Roar! From the time children are toddlers they make animal noises, and the “Roar!” of the dinosaur is many times one of the first (and loudest). There’s no denying it: dinosaurs fascinate kids. It’s no wonder why we have thirteen The Land before Time movies and eagerly await Disney and Pixar’s The Good Dinosaur; kids think dinosaurs are awesome.
Learning about Dinosaurs while traveling & at home thanks to these tips from Trekaroo
Whether it’s the size of the creatures, the thought of a time without humans, or the vast differences between what our world looks like now versus what it looked like back when, most families will find themselves with a child entranced with fossils, dinosaur play, or stories about life in the prehistoric era at some point during parenthood.
To find out more about how best to help children learn about dinosaurs, as well as the features of their incredible prehistoric program, we enlisted the help of Dallas Evans, Lead Curator of Natural Science and Paleontology for one of Trekaroo families’ favorite museums, The Children’s Museum of Indianapolis. This highly-rated museum has created a plethora of ways for families to learn about and engage with dinosaurs.
Here are ways to dig into paleontology while traveling on the road, close to home, or curled up on the couch.
Lead Photo by: Shutterstock/Dziurek
Table of Contents
Road School: Learning about Dinosaurs
Why Kids Love Dinosaurs
There’s no doubt that kids are in awe of dinosaurs. But, why?
As Dallas Evans states, “the Earth Sciences are a perfect fit for young minds, so it is not difficult to get kids interested in paleontology. Gigantic creatures, bizarre beasts, and the thrill of science, art & discovery…Paleontology encourages people to get outside, look around, be curious, and to ask questions.”
Levels of Engagement with Dinosaurs
Dallas Evans, Lead Curator of Natural Science and Paleontology The Children’s Museum of Indianapolis shows visitors museum specimens.
Families can take advantage of this window of curiosity to dig deeply into the dinosaur world. As with any subject, the more ways a child can experience the information, the better. Immersing their senses in paleontology by reading about dinosaurs, seeing skeletons, touching specimens, and going to the land where they once walked will help them internalize the information at different levels.
The Children’s Museum of Indianapolis, for example, offers several levels of engagement for visitors including unique specimens for families such as the Dracorex hogwartsia, a new-to-science species whose name pays homage to J.K. Rowling’s Harry Potter series, and Leonardo, a mummified dinosaur. Learning about dinosaurs is easy here with multiple levels of opportunities for hands-on learning from Q&A time with the paleontologists, and a pretend dig site at the museum. The museum also encourages family digs, homeschool, family, and school field trips, and opportunities for educators as well.
Start Local: See Dinosaurs in your Neck of the Woods
Families don’t need to feel like they have to travel through the countryside to get their kids interested in dinosaurs. Head out to the closest natural history museum or stop by one when traveling to the area. My boys (ages 2 and 6) talk weekly about our trip to the “dinosaur museum.” Even I still remember my own paleontology field trip from elementary school. Inside the Dinosphere at The Children’s Museum of Indianapolis’s, Evans remarks, “visitors see real dinosaur bones and we encourage them to participate in real science in action. We want to make sure that science, learning, fun…are available to everyone because that has the power to transform the lives of children and families.”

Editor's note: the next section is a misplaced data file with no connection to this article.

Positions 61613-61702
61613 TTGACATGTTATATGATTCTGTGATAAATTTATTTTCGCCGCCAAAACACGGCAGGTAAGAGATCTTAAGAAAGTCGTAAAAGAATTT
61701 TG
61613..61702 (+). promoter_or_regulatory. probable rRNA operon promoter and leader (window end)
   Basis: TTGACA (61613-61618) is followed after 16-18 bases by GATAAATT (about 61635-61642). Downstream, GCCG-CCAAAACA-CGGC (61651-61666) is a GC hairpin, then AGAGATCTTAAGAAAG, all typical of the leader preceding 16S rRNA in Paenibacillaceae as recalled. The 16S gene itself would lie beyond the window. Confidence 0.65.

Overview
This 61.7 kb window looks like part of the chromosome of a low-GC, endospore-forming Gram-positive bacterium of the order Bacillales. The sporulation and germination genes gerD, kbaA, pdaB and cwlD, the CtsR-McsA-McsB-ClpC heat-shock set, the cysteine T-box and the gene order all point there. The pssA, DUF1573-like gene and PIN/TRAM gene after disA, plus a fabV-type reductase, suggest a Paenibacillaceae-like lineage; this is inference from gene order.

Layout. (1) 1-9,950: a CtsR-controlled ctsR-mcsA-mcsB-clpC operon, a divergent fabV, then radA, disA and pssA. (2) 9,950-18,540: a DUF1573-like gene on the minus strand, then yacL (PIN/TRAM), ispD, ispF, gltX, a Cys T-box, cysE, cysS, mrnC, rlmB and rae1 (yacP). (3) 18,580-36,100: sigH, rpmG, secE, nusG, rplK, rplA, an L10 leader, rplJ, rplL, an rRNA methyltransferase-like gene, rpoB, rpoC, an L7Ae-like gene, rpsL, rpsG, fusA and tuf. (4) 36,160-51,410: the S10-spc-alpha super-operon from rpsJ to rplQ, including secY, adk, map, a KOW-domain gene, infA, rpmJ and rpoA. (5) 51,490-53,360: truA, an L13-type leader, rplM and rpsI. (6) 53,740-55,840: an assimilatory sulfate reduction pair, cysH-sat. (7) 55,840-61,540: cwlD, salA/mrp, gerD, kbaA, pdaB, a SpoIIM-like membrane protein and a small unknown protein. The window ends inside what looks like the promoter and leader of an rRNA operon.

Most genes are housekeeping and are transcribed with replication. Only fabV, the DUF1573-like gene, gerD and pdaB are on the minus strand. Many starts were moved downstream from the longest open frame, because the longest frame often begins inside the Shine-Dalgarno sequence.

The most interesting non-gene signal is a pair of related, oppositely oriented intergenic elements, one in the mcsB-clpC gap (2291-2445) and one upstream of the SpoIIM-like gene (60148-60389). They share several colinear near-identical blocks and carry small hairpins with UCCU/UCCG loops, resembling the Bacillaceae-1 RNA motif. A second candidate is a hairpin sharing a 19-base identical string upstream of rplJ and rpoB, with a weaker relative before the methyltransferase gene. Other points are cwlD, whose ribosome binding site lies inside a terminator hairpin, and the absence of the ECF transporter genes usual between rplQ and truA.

While at the museum, families can implement some of these ideas to keep kids engaged at a deeper level.
- Size Up the Competition. When posing the kids in front of the skeleton for a photo opp, have the kids look up and really study how large the skulls, legs, and even teeth are. Verbally express the comparisons. Encourage them to show their own teeth and compare them to the dinosaur on display.
- Touch time. Allow them to touch any specimens they are able to. Touching makes them more real to children, especially those in the concrete thinking stage.
- Study the ecosystems. Give kids the opportunity to learn about what made each species unique and important to its ecosystem and place in history. What did each dinosaur eat, how can you tell, and how did paleontologists find this out? Look for the herbivores and carnivores.
- Discuss the history of the dinosaurs. As a family or with museum curators, talk through the history of the dinosaurs: the multiple eras in which they lived, what happened to them, and how they came to rest where they were found, and how they got on display at the museum.
- Bring along a journal to take notes or draw what they see. For the budding photographer, a camera will spark similar creativity and connection.
- Simulate a Dig. Many museums offer a way for future paleontologists to search for fossils.
- Ask questions to the museum staff. The curators, paleontologists, and museum staff are experts. Take advantage of being in their presence by asking questions. For curator, Dallas Evans, the most frequently asked question is whether or not the fossils are real.
- Show and Tell. Evans also notes that some families actually bring in fossils they’ve discovered to have them identified by the museum’s Paleo Prep Laboratory. What a great idea!
Tip: If you aren’t heading to Indianapolis any time soon to experience The Children’s Museum for yourself, Evans recommends the following as places for families to learn more about paleontology: The Mammoth Site of Hot Springs, South Dakota; the Great Plains Dinosaur Museum Field Station in Malta, South Dakota; and The Royal Tyrrell Museum of Paleontology in Drumheller, Alberta, Canada.